Says Kirkus Reviews: “A South American theater troupe revisits an anti-establishment play and generates some new drama in the latest political allegory by Alarcón (Lost City Radio, 2007). As in Lost City Radio, this novel is concerned with the aftereffects of revolution and the surprising ways revolutionary rhetoric endures. Set in an unnamed Andean country, the story centers on Nelson, an aspiring actor who lands a role with Diciembre, a theater company that’s dusting off its best-known work, “The Idiot President,” for a revival. As the play’s title suggests, Diciembre’s work wasn’t subtle, but it was a touchstone 25 years previously, and its author, Henry, did time in a notoriously harsh prison for it. Henry and his colleague Patalarga take on Nelson for the tour, and though the three have an easy rapport, we know early something has gone wrong: The narrator is a reporter who’s quoting everybody involved except Nelson. Alarcón’s decision to frame the story as a superlong magazine story has its downsides: The novel has a tonal flatness that makes the story feel lighter than intended. But the outsider-looking-in perspective gives the narration both a sense of omniscience and intimacy, since the reporter knew the players. As the tour goes off the rails, Alarcón explores the idea of how imitation creates reality: The play’s restaging revives old revolutionary feelings; Nelson obsesses over his role with the woman he left behind; and he falls into the orbit of a family who’s bullied him to pretend to be a long-lost relative. In time, Nelson unwittingly becomes the target of a number of men, an absurd scenario that’s shot through with tragedy. Mind who you pretend to be, Alarcón suggests; the story you tell can be a surprisingly potent one. That’s true with this book, too. Though the book is low on lyricism, Alarcón successfully merges themes of art, love and politics.

Says Booklist in a starred review: “After the stunning, metropolitan sprawl of Lost City Radio (2007), Alarcón situates his riveting second novel in the backwaters of an unnamed South American nation. For Nelson, an out-of-work actor, it seems as if everyone has moved on: his one-time lover lives with another man, his brother long ago left for the U.S., and he’s stuck at home with his widowed mother. But when the newly revived, controversial theater company Diciembre casts Nelson in a traveling remount of The Idiot President, he joins Patalarga, a founding member, and Henry Nuñez, a playwright imprisoned during the show’s original run. At first, Nelson immerses himself in the world of the play, performing in taverns and city squares, until the tour brings the trio to the hometown of Rogelio, Henry’s former cellmate and confidante. Henry’s past and Nelson’s future converge, setting the stage for a fast-unraveling mystery of role-playing and retribution, told in compelling prose that is smart, subtle, and totally engrossing. Alarcón possesses Alejo Carpentier’s gift for evocative descriptions of anonymous geography, and one sees shades of Manuel Puig in the passages that recount Henry’s incarceration, both of which bode well for this native Peruvian’s bright literary future.”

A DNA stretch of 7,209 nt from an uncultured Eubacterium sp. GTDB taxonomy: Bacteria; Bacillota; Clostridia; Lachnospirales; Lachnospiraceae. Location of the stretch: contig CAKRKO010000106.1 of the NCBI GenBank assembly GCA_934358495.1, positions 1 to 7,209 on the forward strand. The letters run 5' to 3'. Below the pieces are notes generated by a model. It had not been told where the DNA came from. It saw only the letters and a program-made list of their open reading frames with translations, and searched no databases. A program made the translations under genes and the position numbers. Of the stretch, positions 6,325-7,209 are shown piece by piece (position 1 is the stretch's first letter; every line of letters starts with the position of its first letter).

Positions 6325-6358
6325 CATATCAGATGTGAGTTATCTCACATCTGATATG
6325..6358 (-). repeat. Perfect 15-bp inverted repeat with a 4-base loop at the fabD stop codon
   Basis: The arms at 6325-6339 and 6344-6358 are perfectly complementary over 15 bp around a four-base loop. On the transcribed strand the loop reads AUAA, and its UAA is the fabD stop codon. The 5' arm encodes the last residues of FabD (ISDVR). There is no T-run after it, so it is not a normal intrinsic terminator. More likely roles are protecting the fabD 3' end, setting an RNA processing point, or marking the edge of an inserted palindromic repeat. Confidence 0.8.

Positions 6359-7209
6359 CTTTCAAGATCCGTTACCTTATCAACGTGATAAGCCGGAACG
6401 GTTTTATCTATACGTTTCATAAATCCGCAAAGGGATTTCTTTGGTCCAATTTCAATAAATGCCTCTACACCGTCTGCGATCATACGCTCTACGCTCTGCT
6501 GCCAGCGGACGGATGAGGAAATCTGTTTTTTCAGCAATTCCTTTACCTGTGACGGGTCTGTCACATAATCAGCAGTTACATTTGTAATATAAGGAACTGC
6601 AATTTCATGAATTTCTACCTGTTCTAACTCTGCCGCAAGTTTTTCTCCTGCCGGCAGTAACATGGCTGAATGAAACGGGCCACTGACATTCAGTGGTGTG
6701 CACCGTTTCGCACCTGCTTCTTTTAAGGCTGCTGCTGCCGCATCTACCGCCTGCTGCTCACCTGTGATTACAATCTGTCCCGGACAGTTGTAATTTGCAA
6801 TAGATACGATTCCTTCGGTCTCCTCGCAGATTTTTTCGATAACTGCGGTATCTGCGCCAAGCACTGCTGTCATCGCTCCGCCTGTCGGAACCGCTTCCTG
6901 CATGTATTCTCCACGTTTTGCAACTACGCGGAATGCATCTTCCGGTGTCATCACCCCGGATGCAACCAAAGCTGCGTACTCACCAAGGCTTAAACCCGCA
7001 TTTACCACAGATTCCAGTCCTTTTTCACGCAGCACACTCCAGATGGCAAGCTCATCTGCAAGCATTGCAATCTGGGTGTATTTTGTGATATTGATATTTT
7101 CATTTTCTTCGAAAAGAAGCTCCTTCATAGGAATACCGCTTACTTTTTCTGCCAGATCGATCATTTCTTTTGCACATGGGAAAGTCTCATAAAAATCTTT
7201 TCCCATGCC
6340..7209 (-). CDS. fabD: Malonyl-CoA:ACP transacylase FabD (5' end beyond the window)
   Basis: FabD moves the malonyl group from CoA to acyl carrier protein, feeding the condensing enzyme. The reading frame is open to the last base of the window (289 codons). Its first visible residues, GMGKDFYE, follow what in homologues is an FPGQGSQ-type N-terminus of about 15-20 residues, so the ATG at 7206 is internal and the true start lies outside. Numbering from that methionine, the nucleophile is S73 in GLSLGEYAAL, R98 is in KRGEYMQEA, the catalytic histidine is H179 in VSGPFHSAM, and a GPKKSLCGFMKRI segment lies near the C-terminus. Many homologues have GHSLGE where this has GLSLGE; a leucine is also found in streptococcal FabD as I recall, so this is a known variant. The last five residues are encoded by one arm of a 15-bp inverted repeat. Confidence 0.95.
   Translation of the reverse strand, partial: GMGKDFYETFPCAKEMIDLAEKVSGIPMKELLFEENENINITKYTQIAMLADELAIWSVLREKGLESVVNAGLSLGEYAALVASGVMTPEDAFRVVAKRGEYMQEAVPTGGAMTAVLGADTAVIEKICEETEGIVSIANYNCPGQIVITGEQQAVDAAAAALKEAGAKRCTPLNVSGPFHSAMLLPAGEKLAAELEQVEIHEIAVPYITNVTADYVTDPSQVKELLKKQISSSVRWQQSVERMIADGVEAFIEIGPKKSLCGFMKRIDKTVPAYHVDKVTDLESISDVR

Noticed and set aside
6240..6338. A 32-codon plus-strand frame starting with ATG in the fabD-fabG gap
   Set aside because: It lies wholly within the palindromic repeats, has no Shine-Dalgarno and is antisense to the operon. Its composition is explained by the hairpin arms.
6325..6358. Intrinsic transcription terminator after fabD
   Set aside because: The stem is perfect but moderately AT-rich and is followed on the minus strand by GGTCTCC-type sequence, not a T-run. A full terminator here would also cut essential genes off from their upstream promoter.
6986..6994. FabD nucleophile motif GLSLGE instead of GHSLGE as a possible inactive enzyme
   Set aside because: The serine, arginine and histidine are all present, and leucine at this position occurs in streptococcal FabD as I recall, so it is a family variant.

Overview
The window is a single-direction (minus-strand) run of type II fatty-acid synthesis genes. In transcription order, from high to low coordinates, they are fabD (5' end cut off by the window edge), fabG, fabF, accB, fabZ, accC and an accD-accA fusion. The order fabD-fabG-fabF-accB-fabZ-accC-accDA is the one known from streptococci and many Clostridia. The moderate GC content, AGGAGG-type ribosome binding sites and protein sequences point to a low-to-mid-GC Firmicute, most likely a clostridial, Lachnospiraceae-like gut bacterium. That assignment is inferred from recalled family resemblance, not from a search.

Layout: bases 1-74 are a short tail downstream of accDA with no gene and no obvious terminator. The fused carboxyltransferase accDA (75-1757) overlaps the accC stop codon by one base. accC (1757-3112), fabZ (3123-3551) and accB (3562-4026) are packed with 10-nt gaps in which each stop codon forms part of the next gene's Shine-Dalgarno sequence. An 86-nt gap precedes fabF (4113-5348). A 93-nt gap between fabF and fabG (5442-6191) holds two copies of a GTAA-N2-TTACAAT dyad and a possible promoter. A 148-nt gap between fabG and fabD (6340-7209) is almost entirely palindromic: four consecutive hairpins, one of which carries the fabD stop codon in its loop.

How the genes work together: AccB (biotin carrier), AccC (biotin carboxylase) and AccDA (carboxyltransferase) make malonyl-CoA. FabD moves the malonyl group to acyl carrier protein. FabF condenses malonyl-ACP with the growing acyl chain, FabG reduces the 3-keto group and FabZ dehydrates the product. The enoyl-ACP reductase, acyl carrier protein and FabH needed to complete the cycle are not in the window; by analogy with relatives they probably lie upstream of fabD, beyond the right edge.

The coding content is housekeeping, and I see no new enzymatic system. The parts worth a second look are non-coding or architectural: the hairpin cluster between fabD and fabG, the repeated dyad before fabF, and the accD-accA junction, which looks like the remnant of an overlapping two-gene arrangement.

“In an unnamed South American country, now stable after much political and social upheaval, Henry Nuñez, an actor and playwright who was a political prisoner, decides to reestablish his political theater troupe and tour the country. He recruits Nelson, a young actor, and Patalarga, an old friend, and they hit the road, performing Henry’s play, The Idiot President, a three-character work that was originally responsible for landing Henry in jail. As the tour progresses and young Nelson is urged to live the part of his character, life and art become intermingled and confused. A first-person narrator—a magazine writer who happens upon the troupe at one of their rural stops—gradually intrudes upon this multilayered story. The basic narrative focuses on Nelson as he follows in Henry’s footsteps. VERDICT This is an involving and dramatic story in a vague yet realistic landscape. PEN USA award winner Alarcón (Lost City Radio) strings the reader along expertly as he slowly complicates and shifts the perspective in this tragic tale of characters, citizens, lovers, and artists being influenced by the dangerous forces of political history and human desire,” says Library Journal.

When is it available?

“At Night We Walk in Circles” can be borrowed from the Downtown Hartford Public Library or its Park branch.